Magical Monkey Adventure Devlog #1: The Basics

I’ve been reading a fair amount of Shamus Young content lately. (His stuff is up there with The Digital Antiquarian for me. Amazing comfort food reading.) I particularly enjoy his programming project stuff, and since I’ve been working on a game, I got to thinking.

I’m a programmer. I write. I could do that. So I am. Welcome to the Magical Monkey Adventure devlog.

What’s Magical Monkey Adventure?

Magical Monkey Adventure is an idea I’ve had for a while. The core concept is Scorched Earth plus a more traditional turn-based RPG. I can’t quite remember the genesis of it. (Probably something to do with Gorilla.BAS – I remember considering Gorilla Bash as a title.) The general idea is that you alternate between:

  1. Launching projectiles from a cannon to gather mana from magic ore, and
  2. Spending said mana to attack your enemies.

This is kind of an oversimplification, but it conveys is the basic idea.

I worked on a graphical version of Magical Monkey Adventure for a while, but I left the source code for that at home when I went to college and, more to the point, it was kind of ugly. To alleviate the scourge of programmer art, I’m going to be using ROT.js‘s ASCII display feature, so I can save time by not having to work on art. (I don’t even have to write my own ASCII display code!)

The stage is set – let’s write some code.

Terrain Generation

So, first things first: terrain generation. This was pretty simple. It generates some rolling hills by adding a bunch of sine waves of random heights and frequencies and places ores using a Voronoi map. (I’ll probably come back to this at some point, since this system won’t ever generate any cliffs or overhangs and probably won’t give us any cool mountains, but it’s good enough for now.)

I was pretty happy with it, but it kept looking a little dim. I tweaked the colors a bit, but nothing really worked. Then I realized: background colors!

There we go! Much better. At some point I’d like to make sure this is colorblind-friendly, but, again, good enough for now.

The Cannon and Projectiles

Next: the cannon. There’s a proud tradition of player characters being represented with @s, so that’s what I’m going to do here. I added a bit of UI to show the angle and strength you’re firing with and, for fun, some more things that’ll come in handy later – ammo, mana, and worm totals. (We’ll get to the significance of worms later.)

With controls to aim and increase/decrease power added soon after, next came the projectiles. These were also pretty simple. They update themselves every ~20 milliseconds until they leave the screen or hit the ground, at which point they explode. (I was considering using getAnimationFrame() instead of setTimeout(), but that felt a bit like overkill when projectiles aren’t going to be on that screen all that often. Besides, callbacks are more fun.) I ran into a bug where projectiles would fall through the UI at the bottom, but I thought it was cute, so I kept it.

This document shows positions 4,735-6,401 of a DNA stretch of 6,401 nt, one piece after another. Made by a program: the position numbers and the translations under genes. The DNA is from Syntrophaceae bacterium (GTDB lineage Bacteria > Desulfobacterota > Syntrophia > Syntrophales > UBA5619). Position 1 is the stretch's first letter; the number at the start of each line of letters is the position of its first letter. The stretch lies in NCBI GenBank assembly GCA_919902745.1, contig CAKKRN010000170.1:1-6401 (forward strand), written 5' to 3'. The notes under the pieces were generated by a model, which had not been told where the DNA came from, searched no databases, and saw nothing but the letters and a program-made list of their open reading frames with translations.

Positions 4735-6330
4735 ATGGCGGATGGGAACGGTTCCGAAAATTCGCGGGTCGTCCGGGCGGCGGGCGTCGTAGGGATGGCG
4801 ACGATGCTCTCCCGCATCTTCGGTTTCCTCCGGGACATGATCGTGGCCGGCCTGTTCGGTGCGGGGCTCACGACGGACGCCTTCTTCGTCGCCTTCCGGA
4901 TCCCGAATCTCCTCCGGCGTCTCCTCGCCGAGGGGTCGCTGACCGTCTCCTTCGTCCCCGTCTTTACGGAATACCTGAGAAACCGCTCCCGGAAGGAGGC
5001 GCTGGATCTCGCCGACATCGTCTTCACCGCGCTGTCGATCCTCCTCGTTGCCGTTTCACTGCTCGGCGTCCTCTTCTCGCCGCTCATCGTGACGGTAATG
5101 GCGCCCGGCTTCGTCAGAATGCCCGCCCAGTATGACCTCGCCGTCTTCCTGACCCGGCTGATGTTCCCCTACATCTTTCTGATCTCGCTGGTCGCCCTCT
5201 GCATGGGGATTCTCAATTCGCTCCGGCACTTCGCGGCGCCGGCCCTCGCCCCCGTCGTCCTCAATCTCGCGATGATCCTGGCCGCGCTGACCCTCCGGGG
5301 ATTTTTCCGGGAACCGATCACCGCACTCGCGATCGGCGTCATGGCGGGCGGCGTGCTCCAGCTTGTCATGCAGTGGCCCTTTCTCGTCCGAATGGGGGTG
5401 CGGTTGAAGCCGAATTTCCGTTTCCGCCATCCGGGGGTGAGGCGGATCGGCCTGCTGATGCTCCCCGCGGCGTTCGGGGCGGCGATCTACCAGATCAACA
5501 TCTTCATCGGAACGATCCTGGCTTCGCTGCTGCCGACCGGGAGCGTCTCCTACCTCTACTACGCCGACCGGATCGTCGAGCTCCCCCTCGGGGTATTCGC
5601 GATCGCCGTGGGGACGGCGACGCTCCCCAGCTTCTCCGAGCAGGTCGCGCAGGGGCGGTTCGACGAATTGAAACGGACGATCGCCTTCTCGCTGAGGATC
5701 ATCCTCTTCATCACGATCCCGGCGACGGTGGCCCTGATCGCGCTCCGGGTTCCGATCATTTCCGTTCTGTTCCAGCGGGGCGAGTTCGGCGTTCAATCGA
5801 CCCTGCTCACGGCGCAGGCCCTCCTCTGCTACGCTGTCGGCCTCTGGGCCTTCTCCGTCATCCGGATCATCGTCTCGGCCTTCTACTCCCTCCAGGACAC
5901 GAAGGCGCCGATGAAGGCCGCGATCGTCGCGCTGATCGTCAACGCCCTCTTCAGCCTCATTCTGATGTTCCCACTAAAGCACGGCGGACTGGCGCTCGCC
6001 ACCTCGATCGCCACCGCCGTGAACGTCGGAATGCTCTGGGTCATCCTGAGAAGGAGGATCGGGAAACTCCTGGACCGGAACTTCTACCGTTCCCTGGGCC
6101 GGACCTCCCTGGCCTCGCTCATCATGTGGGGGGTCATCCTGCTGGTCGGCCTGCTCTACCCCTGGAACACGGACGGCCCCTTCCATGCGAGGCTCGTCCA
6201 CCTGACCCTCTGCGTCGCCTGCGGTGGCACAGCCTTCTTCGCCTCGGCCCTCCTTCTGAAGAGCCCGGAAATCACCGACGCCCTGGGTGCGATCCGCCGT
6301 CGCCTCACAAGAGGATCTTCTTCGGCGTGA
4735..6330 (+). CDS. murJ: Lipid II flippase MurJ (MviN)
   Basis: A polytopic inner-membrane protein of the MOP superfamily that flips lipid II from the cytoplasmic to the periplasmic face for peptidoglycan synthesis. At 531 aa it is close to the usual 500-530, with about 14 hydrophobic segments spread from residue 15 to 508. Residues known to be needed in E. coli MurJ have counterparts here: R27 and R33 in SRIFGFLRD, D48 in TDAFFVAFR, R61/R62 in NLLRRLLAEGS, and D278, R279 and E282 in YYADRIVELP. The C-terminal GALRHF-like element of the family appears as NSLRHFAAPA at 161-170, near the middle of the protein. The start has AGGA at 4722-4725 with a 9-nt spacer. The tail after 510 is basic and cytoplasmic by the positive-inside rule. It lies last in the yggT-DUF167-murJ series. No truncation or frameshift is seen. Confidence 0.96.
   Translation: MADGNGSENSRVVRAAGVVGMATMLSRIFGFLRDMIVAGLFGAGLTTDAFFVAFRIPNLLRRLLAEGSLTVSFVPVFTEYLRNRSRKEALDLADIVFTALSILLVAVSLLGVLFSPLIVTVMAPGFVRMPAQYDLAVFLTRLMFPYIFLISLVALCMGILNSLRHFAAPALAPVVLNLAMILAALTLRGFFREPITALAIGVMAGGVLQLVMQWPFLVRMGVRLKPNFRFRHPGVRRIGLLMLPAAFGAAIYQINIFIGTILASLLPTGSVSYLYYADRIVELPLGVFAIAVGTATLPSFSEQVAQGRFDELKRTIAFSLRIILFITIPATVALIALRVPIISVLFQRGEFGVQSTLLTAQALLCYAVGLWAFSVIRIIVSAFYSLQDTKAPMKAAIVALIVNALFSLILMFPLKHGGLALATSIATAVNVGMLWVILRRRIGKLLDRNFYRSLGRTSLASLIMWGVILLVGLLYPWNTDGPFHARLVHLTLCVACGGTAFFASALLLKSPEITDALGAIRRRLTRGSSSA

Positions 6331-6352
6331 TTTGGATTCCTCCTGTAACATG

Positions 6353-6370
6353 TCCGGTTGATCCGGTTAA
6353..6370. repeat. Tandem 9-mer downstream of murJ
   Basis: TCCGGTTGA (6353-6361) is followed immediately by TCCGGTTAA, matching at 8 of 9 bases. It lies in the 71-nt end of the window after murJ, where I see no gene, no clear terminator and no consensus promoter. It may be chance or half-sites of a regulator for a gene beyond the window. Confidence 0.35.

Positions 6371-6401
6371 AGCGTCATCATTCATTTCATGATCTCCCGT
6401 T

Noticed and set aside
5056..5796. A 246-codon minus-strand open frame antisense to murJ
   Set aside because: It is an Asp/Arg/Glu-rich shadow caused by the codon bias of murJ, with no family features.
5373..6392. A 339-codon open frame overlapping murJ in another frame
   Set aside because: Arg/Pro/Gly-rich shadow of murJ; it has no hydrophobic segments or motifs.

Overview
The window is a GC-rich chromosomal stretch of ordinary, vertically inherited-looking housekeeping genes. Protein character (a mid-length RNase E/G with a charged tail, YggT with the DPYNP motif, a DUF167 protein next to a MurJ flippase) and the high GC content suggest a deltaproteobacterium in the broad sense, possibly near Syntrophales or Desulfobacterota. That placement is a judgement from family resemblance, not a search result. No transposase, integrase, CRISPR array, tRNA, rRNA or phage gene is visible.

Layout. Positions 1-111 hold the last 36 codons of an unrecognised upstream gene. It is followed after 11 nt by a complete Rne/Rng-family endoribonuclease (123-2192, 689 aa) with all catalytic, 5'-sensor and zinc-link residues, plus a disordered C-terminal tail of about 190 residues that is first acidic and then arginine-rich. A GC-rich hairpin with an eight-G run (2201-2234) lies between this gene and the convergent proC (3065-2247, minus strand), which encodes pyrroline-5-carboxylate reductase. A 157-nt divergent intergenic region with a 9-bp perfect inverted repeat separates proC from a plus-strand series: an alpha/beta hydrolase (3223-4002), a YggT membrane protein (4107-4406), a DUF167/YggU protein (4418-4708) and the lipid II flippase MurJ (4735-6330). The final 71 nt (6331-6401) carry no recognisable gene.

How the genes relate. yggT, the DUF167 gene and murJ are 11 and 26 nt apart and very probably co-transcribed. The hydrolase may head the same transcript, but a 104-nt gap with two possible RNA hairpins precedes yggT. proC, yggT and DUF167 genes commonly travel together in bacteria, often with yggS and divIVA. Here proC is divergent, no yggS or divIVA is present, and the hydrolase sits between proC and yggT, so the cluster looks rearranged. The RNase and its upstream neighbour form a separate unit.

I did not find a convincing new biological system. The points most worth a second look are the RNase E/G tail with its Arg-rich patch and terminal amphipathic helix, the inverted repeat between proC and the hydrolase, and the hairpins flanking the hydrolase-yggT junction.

We’re right about where we want to be. Blowing up terrain gives you mana in the right amount, the cannon fires fine, and you even run out of ammo appropriately…but it still feels weird aiming with only these numbers. Sure, you can get used to it, but it’s still not super intuitive. What we need is some kind of aiming reticle.

Some Kind of Aiming Reticle

Getting the angle the player is aiming in would probably suffice, but that doesn’t help with figuring out how much power is needed, nor does it show the effects of gravity. What we need is something that’ll show the arc of the projectile. (Sidenote: I should really figure out what the projectiles are, at least so my brother will stop making poop jokes.) Something like what you have in most golf games.

This was a little tricky to implement, since the projectiles do all their own calculations. I’d have to duplicate that code in order to figure out where to draw the little aiming dots…or I could just abstract away the calculations. So now each projectile has a little helper object telling it where it should be each time it updates itself. I just had to give the cannon one of those for drawing the aiming reticle, and…

There we go! It’s a little bit ugly, but that can’t really be helped. The projectile’s path is kind of ugly, so the aiming aid is too. Still, this is pretty solid, and now if I want to add some complications like wind, all I have to do is update the calculator and both the projectiles and the aiming guide will be updated.

So that’s the current state of Magical Monkey Adventure. See you next week!

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